posted at 9:21 pm on December 8, 2016 by John Sexton
Andrew Puzder, President-elect Trump’s pick for Labor Secretary, has a track record of advocating for the legalization of illegal immigrants that seems to be at odds with Trump’s own statements during the campaign. In 2013, Puzder appeared at an event sponsored by the American Enterprise Institute in which he described creating a path to citizenship for illegal immigrants as “the right thing to do.” From the Yahoo News:
The CEO didn’t just argue that immigration reform would boost the economy, but also that it was the moral choice. “It’s the right thing to do,” he said. “It’s the country that we are, it’s the people that we are, and we need to foster that image across the world and in the United States.”…
What Puzder singled out for criticism was the emphasis on border security in the GOP-authored immigration reform bill at the time. The bill proposed doubling the number of Border Patrol agents at the time to 40,000. “As an American — not as a CEO, but as an American, it does bother me a little bit for a couple reasons,” he said. “One is, as a conservative and a Republican, we’re trying to keep the deficit down — this is another $40 billion in spending, which you hate to see. And secondly, I don’t know when it became a conservative Republican principle that increasing the size and intrusiveness of the government is a good thing.” He pointed add [sic] that the number of people attempting to cross the border illegally was down dramatically from its height in the 1990s.
Puzder also wrote a piece at Politico in 2013 in which he advocated for comprehensive immigration reform:
We should implement immigration reform not because of politics but because it’s the right thing to do. The current system is unfair and unworkable. It’s hurting legal immigrants who are unable to navigate it, undocumented workers who are lured to the country by the prospect of employment, then must live in the shadows — and honest business people who just want to operate their businesses consistent with the law.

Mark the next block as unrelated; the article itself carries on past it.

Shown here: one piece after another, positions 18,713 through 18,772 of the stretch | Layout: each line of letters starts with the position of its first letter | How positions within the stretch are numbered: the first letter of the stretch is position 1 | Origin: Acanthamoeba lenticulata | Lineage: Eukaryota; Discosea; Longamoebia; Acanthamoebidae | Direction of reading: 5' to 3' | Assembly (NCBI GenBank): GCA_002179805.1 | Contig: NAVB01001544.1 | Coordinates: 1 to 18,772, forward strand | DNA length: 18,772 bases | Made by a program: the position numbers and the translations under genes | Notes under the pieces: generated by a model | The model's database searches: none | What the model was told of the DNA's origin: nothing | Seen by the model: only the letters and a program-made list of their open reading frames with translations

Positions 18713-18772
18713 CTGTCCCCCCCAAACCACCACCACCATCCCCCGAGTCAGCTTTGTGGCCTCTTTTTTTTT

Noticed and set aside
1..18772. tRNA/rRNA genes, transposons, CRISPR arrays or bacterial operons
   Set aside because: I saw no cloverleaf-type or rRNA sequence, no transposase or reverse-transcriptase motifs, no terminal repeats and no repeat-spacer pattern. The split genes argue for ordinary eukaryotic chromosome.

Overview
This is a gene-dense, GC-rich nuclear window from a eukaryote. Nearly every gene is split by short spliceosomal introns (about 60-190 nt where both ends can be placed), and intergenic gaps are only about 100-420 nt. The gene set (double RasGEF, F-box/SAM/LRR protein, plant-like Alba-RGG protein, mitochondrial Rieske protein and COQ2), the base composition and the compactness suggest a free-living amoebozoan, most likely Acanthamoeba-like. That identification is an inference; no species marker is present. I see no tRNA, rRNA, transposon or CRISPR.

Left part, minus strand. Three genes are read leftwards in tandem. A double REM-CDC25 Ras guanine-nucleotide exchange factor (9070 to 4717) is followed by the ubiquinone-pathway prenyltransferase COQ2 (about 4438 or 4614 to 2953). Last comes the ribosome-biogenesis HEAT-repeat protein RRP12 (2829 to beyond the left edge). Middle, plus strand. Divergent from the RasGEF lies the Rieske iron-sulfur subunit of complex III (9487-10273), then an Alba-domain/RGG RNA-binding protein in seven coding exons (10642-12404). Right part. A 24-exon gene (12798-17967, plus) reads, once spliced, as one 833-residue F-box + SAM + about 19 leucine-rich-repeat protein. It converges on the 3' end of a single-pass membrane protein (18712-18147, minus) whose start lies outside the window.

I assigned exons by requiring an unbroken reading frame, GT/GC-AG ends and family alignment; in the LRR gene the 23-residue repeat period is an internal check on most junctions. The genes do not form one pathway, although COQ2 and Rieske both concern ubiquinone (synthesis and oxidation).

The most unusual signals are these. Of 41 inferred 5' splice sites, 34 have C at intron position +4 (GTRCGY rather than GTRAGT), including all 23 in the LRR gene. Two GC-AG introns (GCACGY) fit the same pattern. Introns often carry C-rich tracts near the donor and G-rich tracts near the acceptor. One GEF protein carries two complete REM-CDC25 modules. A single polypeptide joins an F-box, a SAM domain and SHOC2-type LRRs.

Comprehensive immigration reform should resolve the status of the current undocumented population and fix the system of legal immigration to help prevent illegal activity in the future while providing the economy with a capable and motivated workforce. It should include: effective border enforcement; a robust legal immigration program, including incentives for highly educated people to come to the U.S. and a guest worker program; a pathway to adjusted status for those here illegally now; and special relief for the children of undocumented immigrants.
The emphasis on the moral argument for a path to “adjusted status” and “relief for the children of undocumented immigrants” sounds like the kind of thing we’ve been hearing from President Obama for the last several years. Back in 2012 the President spoke on immigration in the Rose Garden saying, “I will not give up on this issue, not only because it’s the right thing to do for our economy — and CEOs agree with me — not just because it’s the right thing to do for our security, but because it’s the right thing to do, period.”
Of course as Labor Secretary, Puzder would not be responsible for border policy. Still, National Review’s Mark Krikorian thinks he makes a terrible fit for the Trump administration:
Andrew “Gang of Eight” Puzder would have been a better fit for the Jeb Bush administration, though even Jeb might have blushed at the idea of appointing him. Assuming he’s actually nominated and confirmed, the Labor Department will go from being run by a post-American socialist to a post-American capitalist. So much for putting American workers first. #NeverPuzder.
It will be interesting to see if Puzder modifies or clarifies his past stance on immigration in the coming weeks to put it more in line with where Trump has been on the issue. Then again, there are some signs that Trump himself may be softening a bit in at least one area Puzder mentioned.